Rep. Bob Rankin defeats Wilhelm for Colorado House District 57
Incumbent Republican Rep. Bob Rankin defeated Democratic challenger Colin Wilhelm Tuesday in a midterm race to the represent district 57 in the state House of Representatives.
Rankin, who ran unopposed in 2016, received more than 60 percent of the vote for the district, which includes Garfield, Rio Blanco and Moffat counties. Wilhelm received around 45 percent of the Garfield County vote with half the ballots counted. Garfield includes Wilhelm’s hometown of Glenwood Springs, as well as Rankin’s home near Carbondale.
Within Moffat County, Rankin received a whopping 4,391 votes compared to Wilhelm’s 858.
Both Rankin and Wilhelm were pleased that the campaign remained civil.
“I’m very happy with the way that we both ran our campaigns,” Wilhelm told the Post Independent Tuesday after the election results became clear. “We ran a very positive, issues based campaign. As a Democrat, I came across very good for everybody.”
“It was almost too civil. We sort of agreed on everything,” Rankin said in an interview. The one issue the two disagreed on completely was Proposition 112, which would have required new oil wells to be set 2,500 feet back from the property line.
The measure failed in voting that concluded Tuesday.
Rankin said the setbacks would have devastated the oil and gas industry in Colorado. Wilhelm saw the measure as a health and safety issue, noting that oil and gas wells are not safe to live near and those who do are at greater risk of health problems and premature death.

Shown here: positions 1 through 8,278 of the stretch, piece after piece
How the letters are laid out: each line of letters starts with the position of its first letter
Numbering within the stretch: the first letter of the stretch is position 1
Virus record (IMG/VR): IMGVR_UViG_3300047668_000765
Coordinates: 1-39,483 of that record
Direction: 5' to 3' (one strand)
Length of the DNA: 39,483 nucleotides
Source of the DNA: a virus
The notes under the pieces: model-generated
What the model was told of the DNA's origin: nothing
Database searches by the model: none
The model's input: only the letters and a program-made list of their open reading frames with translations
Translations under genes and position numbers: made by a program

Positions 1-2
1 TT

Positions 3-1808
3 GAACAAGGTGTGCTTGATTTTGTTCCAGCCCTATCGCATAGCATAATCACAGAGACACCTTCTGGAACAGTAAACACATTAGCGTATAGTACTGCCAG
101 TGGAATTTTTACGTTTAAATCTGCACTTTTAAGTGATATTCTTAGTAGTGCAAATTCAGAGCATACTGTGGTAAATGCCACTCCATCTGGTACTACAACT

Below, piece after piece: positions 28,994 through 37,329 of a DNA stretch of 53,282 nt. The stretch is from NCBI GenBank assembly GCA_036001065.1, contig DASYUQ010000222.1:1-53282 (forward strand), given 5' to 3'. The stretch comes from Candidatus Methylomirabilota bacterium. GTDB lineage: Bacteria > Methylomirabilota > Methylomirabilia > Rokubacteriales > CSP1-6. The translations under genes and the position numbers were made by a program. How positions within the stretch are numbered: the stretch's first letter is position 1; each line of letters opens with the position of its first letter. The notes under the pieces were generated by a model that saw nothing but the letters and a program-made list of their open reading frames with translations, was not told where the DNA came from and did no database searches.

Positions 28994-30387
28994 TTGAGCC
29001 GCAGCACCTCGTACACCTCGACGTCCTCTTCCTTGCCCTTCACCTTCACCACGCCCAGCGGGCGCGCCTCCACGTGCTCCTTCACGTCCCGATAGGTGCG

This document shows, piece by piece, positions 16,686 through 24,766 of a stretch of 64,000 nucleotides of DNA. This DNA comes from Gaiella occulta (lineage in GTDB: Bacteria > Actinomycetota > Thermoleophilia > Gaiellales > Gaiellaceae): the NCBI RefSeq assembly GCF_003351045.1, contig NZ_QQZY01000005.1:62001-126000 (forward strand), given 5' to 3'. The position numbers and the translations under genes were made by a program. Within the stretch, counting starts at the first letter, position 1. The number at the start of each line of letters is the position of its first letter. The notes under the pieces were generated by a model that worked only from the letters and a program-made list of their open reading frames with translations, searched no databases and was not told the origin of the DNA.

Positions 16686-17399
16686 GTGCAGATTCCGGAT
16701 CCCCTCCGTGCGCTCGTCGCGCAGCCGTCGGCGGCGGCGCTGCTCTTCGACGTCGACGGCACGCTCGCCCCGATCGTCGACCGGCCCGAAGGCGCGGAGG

Both Rankin and Wilhelm considered education and healthcare to be critical issues for the district, and Wilhelm said he hopes his opponent “recognizes the need for lowering healthcare costs and the need for economic diversity out here.”
“I believe that Bob will represent the Western Slope well,” Wilhelm added.
“I’ve worked on those issues for a long time,” Rankin said of healthcare and economic issues facing the Western slope. He is looking at recent data on hospital costs, and how insurance costs in this region are 40 percent higher than on the Front Range.
“I hope I can work with the Democrats just as successfully as I could with a split legislature,” Rankin said.
With Tuesday’s win, Rankin will begin his fourth and final term in the state house, and the seat will be open for the 2020 election. Wilhelm declined to comment on whether he has plans to run then.
The Bureau of Land Management’s headquarters will move to Grand Junction.